The Zolotoi Gramofon (Золотой Граммофон, lit. “Golden Gramophone”) is one of the most important music award ceremonies in Russia. It was established in 1995 by Russkoe Radio, a Moscow radio station that specializes in Russian pop music. The awards were then attached to a the Russian Hill (Русская Горка) radio show, which aired the 12 songs most frequently requested via telephone, email, and SMS.

In 1999, the name “Golden Gramophone” replaced “Russian Hill.” The new format expanded to include the top 20 songs of the week and, to receive the annual award, an artist must hold a spot on the top 20 chart for more than 20 weeks. Winners are announced at the ceremony, held both at the State Kremlin Palace in Moscow and again one day later at the JCC Ice Palace in St. Petersburg, after the votes of Russkoe Radio listeners have been tallied. The show is broadcast on TV, radio and streamed on the Internet and always includes a debut artist who’s never before appeared in the Zolotoi Gramofon awards.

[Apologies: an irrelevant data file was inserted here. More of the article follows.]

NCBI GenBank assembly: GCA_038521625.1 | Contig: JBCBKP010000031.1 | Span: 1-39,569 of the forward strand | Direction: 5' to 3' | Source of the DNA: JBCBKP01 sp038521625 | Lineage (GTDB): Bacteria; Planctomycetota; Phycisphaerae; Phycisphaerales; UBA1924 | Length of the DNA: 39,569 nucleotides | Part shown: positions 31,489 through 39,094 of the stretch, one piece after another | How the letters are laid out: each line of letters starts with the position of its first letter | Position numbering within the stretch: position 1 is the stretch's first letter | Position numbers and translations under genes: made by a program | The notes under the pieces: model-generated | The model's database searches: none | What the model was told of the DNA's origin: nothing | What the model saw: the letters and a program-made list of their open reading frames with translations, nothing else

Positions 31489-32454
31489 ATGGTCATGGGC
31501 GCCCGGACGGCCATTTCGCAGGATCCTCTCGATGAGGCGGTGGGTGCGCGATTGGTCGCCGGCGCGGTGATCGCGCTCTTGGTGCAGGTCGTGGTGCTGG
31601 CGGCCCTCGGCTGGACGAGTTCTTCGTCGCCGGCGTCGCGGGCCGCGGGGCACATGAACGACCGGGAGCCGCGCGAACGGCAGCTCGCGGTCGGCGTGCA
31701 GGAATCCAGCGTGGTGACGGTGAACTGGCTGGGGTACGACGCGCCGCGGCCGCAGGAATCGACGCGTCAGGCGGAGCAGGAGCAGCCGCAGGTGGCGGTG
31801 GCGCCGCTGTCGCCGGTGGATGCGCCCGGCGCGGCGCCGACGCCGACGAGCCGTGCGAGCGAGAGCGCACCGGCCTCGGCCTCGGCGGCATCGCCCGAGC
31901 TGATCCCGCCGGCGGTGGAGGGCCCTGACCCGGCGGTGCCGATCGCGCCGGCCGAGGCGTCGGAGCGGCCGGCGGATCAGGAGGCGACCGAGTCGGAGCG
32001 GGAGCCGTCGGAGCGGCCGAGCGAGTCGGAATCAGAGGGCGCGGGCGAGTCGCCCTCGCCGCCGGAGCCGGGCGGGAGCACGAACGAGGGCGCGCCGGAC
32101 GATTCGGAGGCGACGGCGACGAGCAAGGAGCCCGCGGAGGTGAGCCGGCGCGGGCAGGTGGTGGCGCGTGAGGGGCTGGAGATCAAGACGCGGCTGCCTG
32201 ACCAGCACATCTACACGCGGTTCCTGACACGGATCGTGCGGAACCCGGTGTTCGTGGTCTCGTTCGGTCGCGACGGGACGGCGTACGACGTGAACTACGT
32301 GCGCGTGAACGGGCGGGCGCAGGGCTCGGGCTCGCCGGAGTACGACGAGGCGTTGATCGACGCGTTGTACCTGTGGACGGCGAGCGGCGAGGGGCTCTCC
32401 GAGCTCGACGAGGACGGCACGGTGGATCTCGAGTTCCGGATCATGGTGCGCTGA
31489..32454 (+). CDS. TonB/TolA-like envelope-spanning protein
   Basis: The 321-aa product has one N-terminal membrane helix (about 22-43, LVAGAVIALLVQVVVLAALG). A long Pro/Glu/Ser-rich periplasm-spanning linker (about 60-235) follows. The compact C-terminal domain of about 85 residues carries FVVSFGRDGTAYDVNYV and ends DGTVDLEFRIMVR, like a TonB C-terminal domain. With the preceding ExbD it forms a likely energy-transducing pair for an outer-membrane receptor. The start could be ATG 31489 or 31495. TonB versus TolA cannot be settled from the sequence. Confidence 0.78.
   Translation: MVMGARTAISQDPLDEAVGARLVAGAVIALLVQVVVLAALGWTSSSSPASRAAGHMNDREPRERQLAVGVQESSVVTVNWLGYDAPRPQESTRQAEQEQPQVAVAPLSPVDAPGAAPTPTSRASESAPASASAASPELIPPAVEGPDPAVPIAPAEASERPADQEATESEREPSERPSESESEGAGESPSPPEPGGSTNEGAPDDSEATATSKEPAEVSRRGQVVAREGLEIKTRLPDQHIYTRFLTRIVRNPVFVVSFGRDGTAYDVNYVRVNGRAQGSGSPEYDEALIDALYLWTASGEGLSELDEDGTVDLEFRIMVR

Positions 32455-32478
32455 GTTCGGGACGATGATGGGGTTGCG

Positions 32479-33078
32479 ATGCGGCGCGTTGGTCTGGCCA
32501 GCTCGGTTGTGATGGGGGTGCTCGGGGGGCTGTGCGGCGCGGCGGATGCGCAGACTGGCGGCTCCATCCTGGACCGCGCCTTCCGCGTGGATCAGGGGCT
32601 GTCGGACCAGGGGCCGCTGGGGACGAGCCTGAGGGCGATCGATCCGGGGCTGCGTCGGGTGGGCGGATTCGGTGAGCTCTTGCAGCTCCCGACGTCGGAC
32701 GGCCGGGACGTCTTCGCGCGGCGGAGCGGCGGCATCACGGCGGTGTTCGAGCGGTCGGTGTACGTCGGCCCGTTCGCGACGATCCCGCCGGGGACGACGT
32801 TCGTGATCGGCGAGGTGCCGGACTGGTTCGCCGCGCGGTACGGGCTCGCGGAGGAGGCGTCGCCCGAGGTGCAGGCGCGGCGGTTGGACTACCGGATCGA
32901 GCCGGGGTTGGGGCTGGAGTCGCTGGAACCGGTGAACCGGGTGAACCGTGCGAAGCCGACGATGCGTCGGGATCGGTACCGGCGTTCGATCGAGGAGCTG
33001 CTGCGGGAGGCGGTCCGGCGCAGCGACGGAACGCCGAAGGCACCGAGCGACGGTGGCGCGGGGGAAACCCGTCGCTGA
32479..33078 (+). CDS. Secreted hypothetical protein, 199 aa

All Gramophone statues are created by a team of 20 jewellers, forged from silver and gold, laser engraved and mounted on a glass platform.

Some of the most decorated artists include Filipp Kirkorov (Филипп Киркоров), who’s received 21 statuettes and Valeriy Meladze (Валерий Меладзе), Grigory Leps (Григорий Лепс), Valeria (Валерия), and Lube (Любэ) with 13 apiece. Leps is the only artist to win two statues in two consecutive years.

 

A performance by Grigory Leps and Ani Lorak at the 2014 Zolotoi Gramofon:

 

Katheryn Weaver is a student of rhetoric and history at the University of Texas, Austin. Her primary areas of investigation include revolution and the rhetorical justification of violence against individuals, state, and society. She is currently studying Russian as a Second Language with SRAS's Home and Abroad Scholarship.